HS Test ‘Slams’ Christianity, Lauds Islam

Yoav Gonen, New York Post, August 24, 2010

State testmakers played favorites when quizzing high-schoolers on world religions–giving Islam and Buddhism the kid-gloves treatment while socking it to Christianity, critics say.

Teachers complain that the reading selections from the Regents exam in global history and geography given last week featured glowing passages pertaining to Muslim society but much more critical essay excerpts on the subject of Christianity.

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The most troubling passage came from Daniel Roselle’s “A World History: A Cultural Approach,” observers said.

The passage reads: “Wherever they went, the Moslems [sic] brought with them their love of art, beauty and learning. From about the eighth to the eleventh century, their culture was superior in many ways to that of western Christendom.”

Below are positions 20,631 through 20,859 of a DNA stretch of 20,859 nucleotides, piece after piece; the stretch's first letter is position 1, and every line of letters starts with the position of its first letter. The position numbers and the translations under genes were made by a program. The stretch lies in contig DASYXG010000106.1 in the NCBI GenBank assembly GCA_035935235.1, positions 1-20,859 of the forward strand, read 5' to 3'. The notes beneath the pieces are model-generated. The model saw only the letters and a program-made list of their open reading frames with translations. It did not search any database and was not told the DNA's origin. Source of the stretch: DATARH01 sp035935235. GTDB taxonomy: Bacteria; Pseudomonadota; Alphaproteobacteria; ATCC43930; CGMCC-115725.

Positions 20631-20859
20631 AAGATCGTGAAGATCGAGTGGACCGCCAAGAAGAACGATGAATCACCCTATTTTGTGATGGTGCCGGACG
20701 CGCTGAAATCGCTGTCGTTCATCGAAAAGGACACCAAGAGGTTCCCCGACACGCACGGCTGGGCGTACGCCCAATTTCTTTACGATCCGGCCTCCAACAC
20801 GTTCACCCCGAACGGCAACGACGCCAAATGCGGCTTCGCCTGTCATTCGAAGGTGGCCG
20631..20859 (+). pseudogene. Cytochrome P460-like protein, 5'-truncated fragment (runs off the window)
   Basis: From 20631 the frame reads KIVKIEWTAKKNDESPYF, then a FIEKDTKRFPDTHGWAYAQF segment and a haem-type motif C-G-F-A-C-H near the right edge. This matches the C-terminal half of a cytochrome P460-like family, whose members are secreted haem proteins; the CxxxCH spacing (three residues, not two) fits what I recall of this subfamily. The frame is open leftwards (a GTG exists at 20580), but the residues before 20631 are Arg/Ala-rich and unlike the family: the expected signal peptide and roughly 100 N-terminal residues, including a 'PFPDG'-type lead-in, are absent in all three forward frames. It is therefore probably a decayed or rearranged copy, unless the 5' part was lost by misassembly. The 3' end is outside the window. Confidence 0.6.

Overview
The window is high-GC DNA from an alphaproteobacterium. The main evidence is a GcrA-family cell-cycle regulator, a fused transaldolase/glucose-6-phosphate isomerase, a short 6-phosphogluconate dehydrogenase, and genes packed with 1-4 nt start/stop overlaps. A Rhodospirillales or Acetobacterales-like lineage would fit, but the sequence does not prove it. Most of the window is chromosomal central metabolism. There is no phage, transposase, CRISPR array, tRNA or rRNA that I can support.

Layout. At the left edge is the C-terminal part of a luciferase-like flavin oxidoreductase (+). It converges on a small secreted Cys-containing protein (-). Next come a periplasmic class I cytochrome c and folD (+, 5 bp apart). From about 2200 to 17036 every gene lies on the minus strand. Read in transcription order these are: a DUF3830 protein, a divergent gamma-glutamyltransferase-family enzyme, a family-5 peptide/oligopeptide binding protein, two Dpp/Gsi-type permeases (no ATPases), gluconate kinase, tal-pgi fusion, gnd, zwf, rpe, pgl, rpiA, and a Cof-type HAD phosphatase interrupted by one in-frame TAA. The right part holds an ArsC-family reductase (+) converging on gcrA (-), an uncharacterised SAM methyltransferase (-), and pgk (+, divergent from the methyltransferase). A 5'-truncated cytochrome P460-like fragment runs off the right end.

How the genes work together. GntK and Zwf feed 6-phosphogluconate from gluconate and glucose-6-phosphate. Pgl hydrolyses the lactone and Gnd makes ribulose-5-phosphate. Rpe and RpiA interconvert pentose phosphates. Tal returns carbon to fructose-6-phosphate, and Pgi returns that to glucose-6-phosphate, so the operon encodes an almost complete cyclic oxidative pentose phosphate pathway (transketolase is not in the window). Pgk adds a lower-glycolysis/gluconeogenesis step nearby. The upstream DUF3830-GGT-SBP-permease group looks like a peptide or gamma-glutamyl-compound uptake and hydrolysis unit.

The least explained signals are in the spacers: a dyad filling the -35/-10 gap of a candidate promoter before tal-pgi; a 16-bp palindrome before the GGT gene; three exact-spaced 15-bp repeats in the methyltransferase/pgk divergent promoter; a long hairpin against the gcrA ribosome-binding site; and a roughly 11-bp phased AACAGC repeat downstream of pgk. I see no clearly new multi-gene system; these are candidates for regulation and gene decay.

Meanwhile, an excerpt listing the common procedures used by Christian friars to introduce the religion in Latin America stated that “idols, temples and other material evidences of paganism [were] destroyed,” and “Christian buildings [were] often constructed on sites of destroyed native temples”–and built with free Indian labor, to boot.

“I can see why some people might see these questions as skewed,” said Mark MacWilliams, a religious-studies professor at St. Lawrence University in upstate Canton. “Why does the exam seem to have only documents that portray Islam as a religion of peace, civilization and refinement, while it includes documents about Christianity that show it was anything but peaceful in the Spanish conquest of the Americas?”

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